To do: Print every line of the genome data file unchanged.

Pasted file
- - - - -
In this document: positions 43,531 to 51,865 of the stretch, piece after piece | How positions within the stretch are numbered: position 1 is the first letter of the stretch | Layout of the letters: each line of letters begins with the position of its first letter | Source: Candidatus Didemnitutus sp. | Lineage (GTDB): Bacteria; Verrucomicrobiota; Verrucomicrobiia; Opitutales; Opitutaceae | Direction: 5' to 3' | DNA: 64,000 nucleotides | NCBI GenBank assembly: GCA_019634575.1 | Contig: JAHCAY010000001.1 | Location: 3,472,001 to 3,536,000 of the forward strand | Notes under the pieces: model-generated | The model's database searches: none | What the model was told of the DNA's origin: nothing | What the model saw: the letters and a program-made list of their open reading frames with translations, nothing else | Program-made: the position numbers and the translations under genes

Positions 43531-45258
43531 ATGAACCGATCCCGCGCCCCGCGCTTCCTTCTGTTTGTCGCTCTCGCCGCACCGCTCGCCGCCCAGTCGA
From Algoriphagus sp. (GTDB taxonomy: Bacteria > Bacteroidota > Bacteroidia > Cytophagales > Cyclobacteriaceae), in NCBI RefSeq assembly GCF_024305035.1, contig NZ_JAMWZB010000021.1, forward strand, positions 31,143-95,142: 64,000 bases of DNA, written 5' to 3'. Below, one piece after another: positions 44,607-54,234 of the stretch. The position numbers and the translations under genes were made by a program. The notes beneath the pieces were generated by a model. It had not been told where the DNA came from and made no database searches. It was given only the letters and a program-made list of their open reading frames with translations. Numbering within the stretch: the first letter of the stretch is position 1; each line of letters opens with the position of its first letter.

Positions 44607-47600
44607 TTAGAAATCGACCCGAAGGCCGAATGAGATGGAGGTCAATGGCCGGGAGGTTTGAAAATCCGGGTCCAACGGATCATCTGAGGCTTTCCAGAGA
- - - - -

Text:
In this document: positions 43,531 to 51,865 of the stretch, piece after piece | How positions within the stretch are numbered: position 1 is the first letter of the stretch | Layout of the letters: each line of letters begins with the position of its first letter | Source: Candidatus Didemnitutus sp. | Lineage (GTDB): Bacteria; Verrucomicrobiota; Verrucomicrobiia; Opitutales; Opitutaceae | Direction: 5' to 3' | DNA: 64,000 nucleotides | NCBI GenBank assembly: GCA_019634575.1 | Contig: JAHCAY010000001.1 | Location: 3,472,001 to 3,536,000 of the forward strand | Notes under the pieces: model-generated | The model's database searches: none | What the model was told of the DNA's origin: nothing | What the model saw: the letters and a program-made list of their open reading frames with translations, nothing else | Program-made: the position numbers and the translations under genes

Positions 43531-45258
43531 ATGAACCGATCCCGCGCCCCGCGCTTCCTTCTGTTTGTCGCTCTCGCCGCACCGCTCGCCGCCCAGTCGA
From Algoriphagus sp. (GTDB taxonomy: Bacteria > Bacteroidota > Bacteroidia > Cytophagales > Cyclobacteriaceae), in NCBI RefSeq assembly GCF_024305035.1, contig NZ_JAMWZB010000021.1, forward strand, positions 31,143-95,142: 64,000 bases of DNA, written 5' to 3'. Below, one piece after another: positions 44,607-54,234 of the stretch. The position numbers and the translations under genes were made by a program. The notes beneath the pieces were generated by a model. It had not been told where the DNA came from and made no database searches. It was given only the letters and a program-made list of their open reading frames with translations. Numbering within the stretch: the first letter of the stretch is position 1; each line of letters opens with the position of its first letter.

Positions 44607-47600
44607 TTAGAAATCGACCCGAAGGCCGAATGAGATGGAGGTCAATGGCCGGGAGGTTTGAAAATCCGGGTCCAACGGATCATCTGAGGCTTTCCAGAGA